I had came up with this idea when reading the Brief history of everything by Ken Wilber.
Firstly, I am going to introduce an hierarchical (or holarchical, holarchy is a nested hierarcy) “core self -environment continuum model” (couldn’t come up with a better name, sorry!) which is a rough model of how reality is organized in the individual-interior (see Wilber’s four quadrant model of reality). The model is about individual-interior, i.e. relates primarily to the subjective experienced reality that is phenomenological, not empirical in nature. In other words, it attempts the describe the things a subject experiences them as opposed to things that can be observed from outside. So this is more a philosophical text than a neuroscience text.
Secondly, in the context of this model, I am going to argue for nondual perception of reality (there is no distinction between the self and the “outer” reality).
Core self – environment continuum model
In this model, there is a continuum from our core self to the “outer” reality or environment. In the order of increasing distance to the core of the self, the components of the model are:
observing self <-> mind <-> body <-> environment
In this model, at the core of reality experience is the observing self (the witness, the Buddha nature, etc etc). This is in accordance with the teachings of most of the ancient and modern spiritual teachers. For example, Tolle writes:
“I am not my thoughts, emotions, sense perceptions, and experiences. I am not the content of my life. I am Life. I am the space in which all things happen. I am consciousness”, from Eckhart Tolle, Stillness Speaks (2003)
The idea in the model is that the four components – observing self, mind, body, environment – interact and interface hierarchically (or holarchically).
Observing self has an input-output relationship (an interface) only with the mind. This means observing self can interact with the body only via the mind. Example: if I want to raise my hand, I need to activate some processes (plan the motor sequence and give order for execution etc) in the mind to enable me to actually raise the hand. The idea is that the observing self cannot directly interface with the body.
Similarly, mind has input-output relationship (an interface) with the body (but not directly with the environment) and the body has an interface with the environment.
I am not sure if I can make a good argument for the four categories, observing self – mind – body – environment, based on solely phenomenological subjective experience (individual-interior), that is, in this case introspection. From the view point of empirically observable correlates of observing self – mind – body – environment, the argument for these categories and the interfaces in-between could be probably made easier. In any case, here is the argument for the four categories based on phenomenological subjective experience: Observing self is the part of reality-experience that does not change. Mind is all the experiences and forms that appear. Body is something I experience with either or both of two qualities 1) I can control it (interact with) directly 2) it can directly affect my experience (i.e. sensations). Environment is something I experience conditional to my body.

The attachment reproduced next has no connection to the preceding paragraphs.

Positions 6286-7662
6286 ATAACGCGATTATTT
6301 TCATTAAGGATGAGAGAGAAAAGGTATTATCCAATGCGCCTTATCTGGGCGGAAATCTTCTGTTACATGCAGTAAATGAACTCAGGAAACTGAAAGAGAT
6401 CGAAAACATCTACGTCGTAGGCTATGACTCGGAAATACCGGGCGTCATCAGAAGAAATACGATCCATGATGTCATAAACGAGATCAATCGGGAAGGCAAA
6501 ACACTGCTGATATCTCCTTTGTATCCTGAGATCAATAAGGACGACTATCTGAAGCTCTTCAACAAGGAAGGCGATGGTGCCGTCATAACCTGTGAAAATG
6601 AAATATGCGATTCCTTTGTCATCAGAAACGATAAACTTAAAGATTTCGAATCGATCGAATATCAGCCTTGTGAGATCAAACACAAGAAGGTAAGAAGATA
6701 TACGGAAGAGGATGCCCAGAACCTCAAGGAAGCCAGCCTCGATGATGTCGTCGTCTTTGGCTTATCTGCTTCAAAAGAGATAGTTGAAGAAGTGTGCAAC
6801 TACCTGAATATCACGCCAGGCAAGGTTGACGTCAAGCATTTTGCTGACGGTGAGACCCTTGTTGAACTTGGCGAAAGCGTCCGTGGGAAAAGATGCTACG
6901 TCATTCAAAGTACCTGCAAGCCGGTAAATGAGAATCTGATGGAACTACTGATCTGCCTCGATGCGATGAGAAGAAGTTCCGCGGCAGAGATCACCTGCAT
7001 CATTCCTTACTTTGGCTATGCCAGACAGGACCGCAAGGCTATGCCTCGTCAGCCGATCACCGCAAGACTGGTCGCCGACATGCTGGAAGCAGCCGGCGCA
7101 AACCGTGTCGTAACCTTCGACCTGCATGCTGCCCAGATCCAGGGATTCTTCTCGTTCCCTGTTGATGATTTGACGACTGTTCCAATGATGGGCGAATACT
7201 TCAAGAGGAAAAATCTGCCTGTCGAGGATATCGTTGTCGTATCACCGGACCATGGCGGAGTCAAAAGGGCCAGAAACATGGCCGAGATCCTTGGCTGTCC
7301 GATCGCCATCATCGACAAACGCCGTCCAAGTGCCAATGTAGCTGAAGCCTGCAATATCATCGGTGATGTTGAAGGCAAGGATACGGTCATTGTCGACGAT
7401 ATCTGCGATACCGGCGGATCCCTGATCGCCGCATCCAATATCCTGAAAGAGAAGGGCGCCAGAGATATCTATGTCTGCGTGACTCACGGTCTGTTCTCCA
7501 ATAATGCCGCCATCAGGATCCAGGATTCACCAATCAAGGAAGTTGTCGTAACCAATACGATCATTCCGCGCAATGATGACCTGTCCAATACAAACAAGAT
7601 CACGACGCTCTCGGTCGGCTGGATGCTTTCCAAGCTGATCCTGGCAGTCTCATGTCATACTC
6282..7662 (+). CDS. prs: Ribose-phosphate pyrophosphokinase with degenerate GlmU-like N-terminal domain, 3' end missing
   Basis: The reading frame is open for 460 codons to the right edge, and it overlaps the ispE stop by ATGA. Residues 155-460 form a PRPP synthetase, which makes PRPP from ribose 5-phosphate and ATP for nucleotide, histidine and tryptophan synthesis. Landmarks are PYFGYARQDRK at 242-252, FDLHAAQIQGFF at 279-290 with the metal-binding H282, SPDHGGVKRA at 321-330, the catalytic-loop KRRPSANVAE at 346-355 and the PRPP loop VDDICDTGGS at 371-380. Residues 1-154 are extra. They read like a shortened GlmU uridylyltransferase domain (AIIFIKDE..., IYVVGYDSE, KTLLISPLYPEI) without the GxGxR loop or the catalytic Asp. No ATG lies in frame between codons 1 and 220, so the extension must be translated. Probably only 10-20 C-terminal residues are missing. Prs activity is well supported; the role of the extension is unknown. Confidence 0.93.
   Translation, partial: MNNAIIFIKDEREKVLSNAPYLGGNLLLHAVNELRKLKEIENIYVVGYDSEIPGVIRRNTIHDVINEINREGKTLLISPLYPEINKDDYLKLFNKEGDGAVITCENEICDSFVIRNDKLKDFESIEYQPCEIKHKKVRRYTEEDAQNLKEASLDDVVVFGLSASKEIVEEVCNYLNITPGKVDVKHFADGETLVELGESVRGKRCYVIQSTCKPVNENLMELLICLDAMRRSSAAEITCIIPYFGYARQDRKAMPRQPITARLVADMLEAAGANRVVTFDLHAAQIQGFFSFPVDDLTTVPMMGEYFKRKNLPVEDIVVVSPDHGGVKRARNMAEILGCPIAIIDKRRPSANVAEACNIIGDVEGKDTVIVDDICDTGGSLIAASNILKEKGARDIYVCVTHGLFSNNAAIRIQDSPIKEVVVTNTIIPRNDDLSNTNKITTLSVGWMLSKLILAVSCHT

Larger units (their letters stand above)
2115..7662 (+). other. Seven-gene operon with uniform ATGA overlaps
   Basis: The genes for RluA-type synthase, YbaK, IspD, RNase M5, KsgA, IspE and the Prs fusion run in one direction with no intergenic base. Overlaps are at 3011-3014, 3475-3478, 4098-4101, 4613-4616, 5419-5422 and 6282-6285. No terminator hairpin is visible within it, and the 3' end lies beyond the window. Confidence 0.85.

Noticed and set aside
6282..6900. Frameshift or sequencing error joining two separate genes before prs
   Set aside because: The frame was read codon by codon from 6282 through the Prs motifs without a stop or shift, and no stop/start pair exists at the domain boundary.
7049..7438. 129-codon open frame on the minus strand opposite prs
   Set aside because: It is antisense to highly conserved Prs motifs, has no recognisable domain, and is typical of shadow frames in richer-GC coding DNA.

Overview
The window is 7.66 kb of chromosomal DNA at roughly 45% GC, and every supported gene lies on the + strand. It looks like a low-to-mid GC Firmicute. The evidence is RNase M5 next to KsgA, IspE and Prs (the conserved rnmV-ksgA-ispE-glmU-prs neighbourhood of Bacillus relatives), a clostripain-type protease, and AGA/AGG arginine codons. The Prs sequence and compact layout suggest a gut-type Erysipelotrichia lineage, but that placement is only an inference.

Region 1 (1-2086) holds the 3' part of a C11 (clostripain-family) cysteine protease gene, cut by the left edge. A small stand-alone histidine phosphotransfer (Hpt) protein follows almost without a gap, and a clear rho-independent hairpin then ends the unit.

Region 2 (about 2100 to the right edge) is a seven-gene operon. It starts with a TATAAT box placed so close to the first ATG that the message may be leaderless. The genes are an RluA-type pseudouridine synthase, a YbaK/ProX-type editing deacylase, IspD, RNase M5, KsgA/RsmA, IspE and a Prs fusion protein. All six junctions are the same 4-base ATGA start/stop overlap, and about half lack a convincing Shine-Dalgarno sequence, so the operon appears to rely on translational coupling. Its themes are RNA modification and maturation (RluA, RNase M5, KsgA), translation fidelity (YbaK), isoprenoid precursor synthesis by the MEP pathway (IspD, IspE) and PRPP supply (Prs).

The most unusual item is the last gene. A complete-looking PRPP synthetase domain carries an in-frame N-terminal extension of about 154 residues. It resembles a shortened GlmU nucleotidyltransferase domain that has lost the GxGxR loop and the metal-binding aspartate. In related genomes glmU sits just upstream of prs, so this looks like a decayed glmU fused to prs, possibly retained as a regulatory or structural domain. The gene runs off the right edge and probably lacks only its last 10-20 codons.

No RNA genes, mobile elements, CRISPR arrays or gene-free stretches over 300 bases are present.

Argument for nondual perception of reality
The common view of reality is dual in the sense that there is me and then there is the outer reality. Me is usually composed of body and the mind. “I have this body that I can move and feel. I also have a mind where some emotions, experiences, meanings, thoughts come and go.” In this view reality, the self-sense has not yet differentiated mind and observing self, in the sense of the above Tolle quote. If we differentiate them we get: me = body + mind + observing self.
In the dual model of reality, in addition to “me”, there is the “outer” reality, the environment. There is a dividing line between me and the environment. It seems to me that this is arbitrary.
In the context of the “core self – environment continuum model” here, dual perception of reality means that there is something special in the interface that separates body from environment that is not found in the other interfaces.
Let’s take an object in the environment, for example a can of beer. The dual perception of reality says I am separate from that can of beer. The only reason I can think why somebody would state that the can of beer separate from me is that I cannot directly influence or interact with the can in the same way I can directly influence or interact with my hand for example. In other words, I need to use my body to interact with that can.
But in the same way, I need to use my mind to interface with my body. So by the same logic, in the context of the model here
observing self <-> mind <-> body <-> environment,
it follows that I am separate from my body.
Thus, because there is no difference in the quality of the interface mind<->body and body<->environment, there is no reason to arbitrary draw the line of self between the body and the environment.
In conclusion, if the “core self – environment continuum model” is any good description of reality experience in the individual-interior (the subjective reality experience), there is no grounds for having a dual self-sense which separates me from my surroundings.